Which Tennis Star Married Actress Brooke Shields in 1997?

Andre Agassi
  • Andre Agassi – eight-time Grand Slam champion

   Your Guide

Gavin Davison   Gavin Davison

I can remember when I was a kid, watching Agassi on TV against guys like Sampras, Federer, and many others.

I was mesmerized by the way this guy played the game, and to be honest, I still am when I look back at HIS HILIGHTS.

Of course, as a kid, I was only concerned with what I saw him doing on a tennis court. I didn’t really dive into his personal life until later, which is when I discovered that he actually married Brooke Shields back in 1997.

Full Disclosure – I had absolutely no idea that he was married prior to Steffi Graf!

And for those that don’t know, Brooke Shields was an actress and model, something that obviously appealed to the young Andre Agassi.

But while they got married young, things weren’t to last, and they separated just two years AFTER GETTING MARRIED.

With that said, they actually started dating back in 1993, so they clearly had a long-lasting relationship before the firecracker marriage. 

The two obviously led quite different lives, with Agassi competing all over the world and Shields working on a plethora of movies at the time.

And from what I’ve read, they have both led happy and successful lives since the divorce.

Shields’ Life Beyond Andre Agassi

Since the divorce in 1999, it would be fair to say that Brooke Shields has been pretty successful. She remarried in 2001, just two years after meeting her current spouse, Chris Henchy.

The couple have two children together, and they live in Greenwich Village, New York. To this day, Shields has continued to work in Film, Fashion, and she has continued to Model.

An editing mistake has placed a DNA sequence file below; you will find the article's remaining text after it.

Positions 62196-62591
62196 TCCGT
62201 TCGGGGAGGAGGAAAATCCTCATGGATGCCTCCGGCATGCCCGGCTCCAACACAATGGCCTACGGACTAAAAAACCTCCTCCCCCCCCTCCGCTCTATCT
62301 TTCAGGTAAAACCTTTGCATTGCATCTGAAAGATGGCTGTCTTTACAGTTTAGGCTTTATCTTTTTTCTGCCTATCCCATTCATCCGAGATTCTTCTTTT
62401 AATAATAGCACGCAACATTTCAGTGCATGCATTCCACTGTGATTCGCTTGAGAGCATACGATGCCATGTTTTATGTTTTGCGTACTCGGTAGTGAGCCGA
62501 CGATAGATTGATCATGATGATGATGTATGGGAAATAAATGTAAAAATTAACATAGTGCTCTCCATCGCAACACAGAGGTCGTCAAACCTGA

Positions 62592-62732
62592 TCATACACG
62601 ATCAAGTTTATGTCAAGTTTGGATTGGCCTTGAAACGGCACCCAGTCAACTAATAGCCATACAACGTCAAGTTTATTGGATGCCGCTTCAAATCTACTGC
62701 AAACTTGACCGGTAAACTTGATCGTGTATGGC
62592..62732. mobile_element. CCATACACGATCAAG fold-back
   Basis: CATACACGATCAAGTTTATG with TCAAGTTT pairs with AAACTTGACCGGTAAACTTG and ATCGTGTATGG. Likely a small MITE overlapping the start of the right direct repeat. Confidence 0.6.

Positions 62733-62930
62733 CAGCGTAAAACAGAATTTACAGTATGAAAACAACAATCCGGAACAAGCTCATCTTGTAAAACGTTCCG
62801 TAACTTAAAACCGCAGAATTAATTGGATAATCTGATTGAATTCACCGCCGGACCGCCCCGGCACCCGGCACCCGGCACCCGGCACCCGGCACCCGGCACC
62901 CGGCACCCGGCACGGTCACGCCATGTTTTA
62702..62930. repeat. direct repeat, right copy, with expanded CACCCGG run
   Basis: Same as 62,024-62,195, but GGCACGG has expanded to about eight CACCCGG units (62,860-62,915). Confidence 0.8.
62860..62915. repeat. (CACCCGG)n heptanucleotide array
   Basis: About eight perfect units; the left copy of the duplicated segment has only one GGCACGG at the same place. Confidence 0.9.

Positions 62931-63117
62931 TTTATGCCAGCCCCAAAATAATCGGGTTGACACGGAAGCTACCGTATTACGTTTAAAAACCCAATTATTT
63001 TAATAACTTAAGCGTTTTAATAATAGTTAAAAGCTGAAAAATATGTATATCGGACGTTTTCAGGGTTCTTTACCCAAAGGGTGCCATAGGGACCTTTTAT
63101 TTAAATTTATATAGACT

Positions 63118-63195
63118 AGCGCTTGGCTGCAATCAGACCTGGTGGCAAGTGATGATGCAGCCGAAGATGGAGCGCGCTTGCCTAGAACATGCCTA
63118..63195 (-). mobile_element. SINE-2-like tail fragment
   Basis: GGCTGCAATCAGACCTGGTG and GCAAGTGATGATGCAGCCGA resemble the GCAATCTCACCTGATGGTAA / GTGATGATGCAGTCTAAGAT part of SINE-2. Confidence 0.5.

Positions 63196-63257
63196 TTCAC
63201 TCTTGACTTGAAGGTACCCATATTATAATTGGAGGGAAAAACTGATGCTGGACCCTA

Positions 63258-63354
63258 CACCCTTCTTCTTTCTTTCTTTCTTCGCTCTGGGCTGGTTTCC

Of course, these professions have taken her down a path that is entirely different to the one that Agassi has walked since. 

And while I’m by no means a qualified relationship expert, I believe she has been happy and successful since the divorce in 1999. 

Agassi’s Life Beyond Brooke Shields

Andre Agassi was 29 years of age when he married Brooke Shields, so it’s not like he rushed into marriage TOO YOUNG.

However, as history now shows us, he was to divorce Shields just two years later at the age of 31.

Interestingly, just like Brooke Shields, Agassi remarried just two years later, this time to a tennis player, and a very successful one at that!

He married Steffi Graf in 2001 at their home in Las Vegas, and it’s fair to say that this was probably the most powerful tennis marriage in history.

By powerful, I mean the talents and success that the couple shared.

Agassi alone managed to win 8 Grand Slams, which was significant and still is TO BE FAIR.

This might be overshadowed by the numbers posted by guys like Djokovic and Federer since, but 8 slams cannot be taken away or overlooked.